A NEW WAR IN VIETNAM

HO CHI MINH CITY, Vietnam -- It was a marketing coup. Just hours after President Clinton's Feb. 4 announcement of the lifting of the U.S. trade embargo on Vietnam, the switch was flicked on the bottling conveyor belt at International Beverage Co. here, and Pepsi Cola was hitting the streets by late afternoon.Coca-Cola's biggest rival stole the limelight, cashing in on the fact that local and international

HO CHI MINH CITY, Vietnam -- It was a marketing coup. Just hours after President Clinton's Feb. 4 announcement of the lifting of the U.S. trade embargo on Vietnam, the switch was flicked on the bottling conveyor belt at International Beverage Co. here, and Pepsi Cola was hitting the streets by late afternoon.

Coca-Cola's biggest rival stole the limelight, cashing in on the fact that local and international press alike were combing the streets looking for the perfect angle to the "embargo" story.

Coke soon volleyed back, pouring into the city with free cans, T-shirts, banners and billboards. A crowd of 2,500 attended a local concert and Coke was there to give away samples. Coca-Cola representatives visited orphanages and schools to offer gifts of cans and T-shirts for Tet (Vietnam's Lunar New Year) and cans were available in the city's Tao Dan Park at less than 20 cents U.S. during Tet week. Posters greeted the revelers with the words, "Glad to come

back to Vietnam."

Having finally left the Vietnam War behind, Clinton's announcement has heralded a new one: one of the most high-profile cola battles in Asia.

Coke's regional manager, Mark Ohlson, said his company was looking forward to supporting major cultural events.

Pepsi blitzed back by erecting a giant inflated replica of a Pepsi can in a prominent city square beneath red banners commemorating the anniversary of the birth of Vietnam's Communist Party.

In Hanoi, Pepsi was nowhere to be seen, while the Coke marketing forces had already mobilized, dressing the crowded streets with red-and-white Coke banners.

Coke followed Pepsi's suit in Hanoi with American-style glitz, flanking the genteel French colonial Hanoi Opera House with giant inflatable Coke bottles and setting the stage full of scantily clad dancers.

The embargo had prevented the two companies from manufacturing and trading here since 1975, when the Vietnam War ended. But it was not the first time the two products had been available in Vietnam. In spite of the embargo, canned Coke and Pepsi have been made widely available through non-U.S. companies in Singapore, Malaysia and Thailand, or through smuggling.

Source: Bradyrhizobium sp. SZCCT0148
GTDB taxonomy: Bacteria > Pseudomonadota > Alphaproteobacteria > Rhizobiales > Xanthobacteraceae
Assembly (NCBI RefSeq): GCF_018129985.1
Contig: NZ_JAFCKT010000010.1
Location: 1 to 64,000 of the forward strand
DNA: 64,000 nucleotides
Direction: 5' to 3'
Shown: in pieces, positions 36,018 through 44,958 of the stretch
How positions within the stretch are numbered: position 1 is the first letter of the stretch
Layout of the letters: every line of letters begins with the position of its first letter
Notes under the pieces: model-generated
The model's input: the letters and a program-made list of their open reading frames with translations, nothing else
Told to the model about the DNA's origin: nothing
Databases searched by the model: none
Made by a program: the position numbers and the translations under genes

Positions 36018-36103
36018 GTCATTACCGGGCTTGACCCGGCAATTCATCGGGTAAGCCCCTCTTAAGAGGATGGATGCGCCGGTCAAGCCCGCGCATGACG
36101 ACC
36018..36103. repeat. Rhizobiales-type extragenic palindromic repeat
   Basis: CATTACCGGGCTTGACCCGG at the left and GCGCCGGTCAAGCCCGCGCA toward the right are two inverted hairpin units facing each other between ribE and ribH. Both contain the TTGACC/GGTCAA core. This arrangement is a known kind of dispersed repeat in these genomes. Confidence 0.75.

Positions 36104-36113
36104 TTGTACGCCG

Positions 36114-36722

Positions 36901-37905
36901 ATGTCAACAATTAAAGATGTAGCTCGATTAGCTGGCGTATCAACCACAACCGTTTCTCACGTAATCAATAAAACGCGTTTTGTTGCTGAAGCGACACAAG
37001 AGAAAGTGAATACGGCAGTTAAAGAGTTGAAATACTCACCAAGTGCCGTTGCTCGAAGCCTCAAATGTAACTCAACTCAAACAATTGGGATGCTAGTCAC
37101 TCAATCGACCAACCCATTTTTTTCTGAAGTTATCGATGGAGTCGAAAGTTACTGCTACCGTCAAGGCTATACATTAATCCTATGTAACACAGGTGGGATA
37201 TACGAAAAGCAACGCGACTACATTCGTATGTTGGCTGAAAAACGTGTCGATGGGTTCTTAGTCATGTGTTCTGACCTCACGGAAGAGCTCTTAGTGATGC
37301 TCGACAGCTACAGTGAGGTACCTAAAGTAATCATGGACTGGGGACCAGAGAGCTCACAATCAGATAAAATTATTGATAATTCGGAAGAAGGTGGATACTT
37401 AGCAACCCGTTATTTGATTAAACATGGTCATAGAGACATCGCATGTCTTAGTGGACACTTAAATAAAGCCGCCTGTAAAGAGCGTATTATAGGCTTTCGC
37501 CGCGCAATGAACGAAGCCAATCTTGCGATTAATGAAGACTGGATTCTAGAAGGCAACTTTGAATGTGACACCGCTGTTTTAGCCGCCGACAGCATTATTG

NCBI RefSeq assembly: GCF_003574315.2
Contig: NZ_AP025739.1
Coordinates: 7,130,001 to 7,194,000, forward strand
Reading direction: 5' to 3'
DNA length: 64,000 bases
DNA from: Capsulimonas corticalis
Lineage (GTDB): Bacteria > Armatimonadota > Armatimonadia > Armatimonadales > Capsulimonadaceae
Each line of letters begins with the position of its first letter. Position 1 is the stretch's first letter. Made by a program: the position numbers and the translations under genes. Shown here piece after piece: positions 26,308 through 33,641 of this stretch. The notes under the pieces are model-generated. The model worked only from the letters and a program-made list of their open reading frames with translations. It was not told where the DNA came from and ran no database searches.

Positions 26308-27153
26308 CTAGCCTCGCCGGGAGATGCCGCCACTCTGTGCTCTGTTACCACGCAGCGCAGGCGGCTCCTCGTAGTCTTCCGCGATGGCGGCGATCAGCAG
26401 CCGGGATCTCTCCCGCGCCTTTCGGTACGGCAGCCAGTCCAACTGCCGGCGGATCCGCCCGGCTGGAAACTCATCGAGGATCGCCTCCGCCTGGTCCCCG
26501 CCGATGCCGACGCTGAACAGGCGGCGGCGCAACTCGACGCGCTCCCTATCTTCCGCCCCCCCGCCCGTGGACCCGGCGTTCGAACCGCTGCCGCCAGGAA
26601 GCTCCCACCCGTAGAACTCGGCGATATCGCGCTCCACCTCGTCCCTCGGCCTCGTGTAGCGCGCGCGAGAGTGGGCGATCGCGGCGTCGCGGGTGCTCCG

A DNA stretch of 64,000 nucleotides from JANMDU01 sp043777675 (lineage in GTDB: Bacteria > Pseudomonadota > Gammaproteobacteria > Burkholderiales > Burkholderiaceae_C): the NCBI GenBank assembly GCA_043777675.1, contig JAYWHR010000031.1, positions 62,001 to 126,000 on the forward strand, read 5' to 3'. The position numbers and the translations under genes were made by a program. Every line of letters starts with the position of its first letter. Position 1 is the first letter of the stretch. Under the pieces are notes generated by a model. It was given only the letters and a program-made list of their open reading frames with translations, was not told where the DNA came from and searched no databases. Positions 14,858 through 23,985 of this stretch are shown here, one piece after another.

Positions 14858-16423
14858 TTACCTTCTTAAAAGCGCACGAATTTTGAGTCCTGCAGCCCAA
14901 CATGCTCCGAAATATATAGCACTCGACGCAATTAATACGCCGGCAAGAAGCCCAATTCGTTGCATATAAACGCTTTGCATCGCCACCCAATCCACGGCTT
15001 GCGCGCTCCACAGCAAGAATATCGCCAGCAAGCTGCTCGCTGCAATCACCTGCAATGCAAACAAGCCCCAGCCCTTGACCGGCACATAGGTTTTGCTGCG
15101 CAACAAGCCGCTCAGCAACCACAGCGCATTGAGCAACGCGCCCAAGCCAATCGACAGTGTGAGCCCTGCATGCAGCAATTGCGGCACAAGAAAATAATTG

Until now, Coke has been more prevalent in Vietnam, with Pepsi unavailable in the north. On another front, 7-Up has been more popular than Sprite, its Coca-Cola counterpart.

IBC, Pepsi's bottler in Vietnam, flew in enough supplies to produce 10,000 bottles of Pepsi and 7-Up for its relaunch. IBC comprises the Tribeco soft drink company of Ho Chi Minh City and McCondruy of Hong Kong, but soon plans to apply to the State Committee for Cooperation and Investment to bring in PepsiCo as a third joint-venture partner. Tribeco will hold a 40% share, while the two foreign partners will each hold 30%.

Coca-Cola Indochina is partnering with the Chuong Duong Beverage Factory, whose new plant is due to open "in a few weeks," the company said. The Ho Chi Minh City plant will be upgraded at a cost of $28 million U.S., pumped in by CCI.

The market is reportedly worth the fight. The payoff is a market of some 70 million consumers, and Barry Shea, Pepsi Cola's regional president, said he anticipates the annual Vietnamese market for soft drinks will be at 40 million cases and rising as the economy carries on its rapid wave of growth.

Pepsi gets its products to the consumer in highly visible trucks, but both products are also still moving around town the traditional way -- by cycle and heavily loaded motorbikes, which is how products generally go from wholesaler to small outlets and markets here.

In Ho Chi Minh City, there is one huge wholesale beverage market; the rest of the product sells through small restaurants, beverage places and luxury food stores, which buy and then resell. Ham Nghi market, where most foreigners buy food, is several blocks long, and hundreds of cases of Coke can be seen on display there.

Pricing is competitive with the local product. Coke and Pepsi have trimmed their original 50- to 60-cent price per can, very expensive by local standards, to 15 cents a bottle for Pepsi, and roughly the same for Coke with the bottle return of 15 cents. The bulk of the two companies' marketing campaigns is through television advertising, which reaches a huge market. Air time is cheap compared with billboards. Pepsi ran ads with the winner of the Miss Vietnam beauty contest, but the Coke ad hit home with lots of smiling faces and the phrase, "It's good to see you again."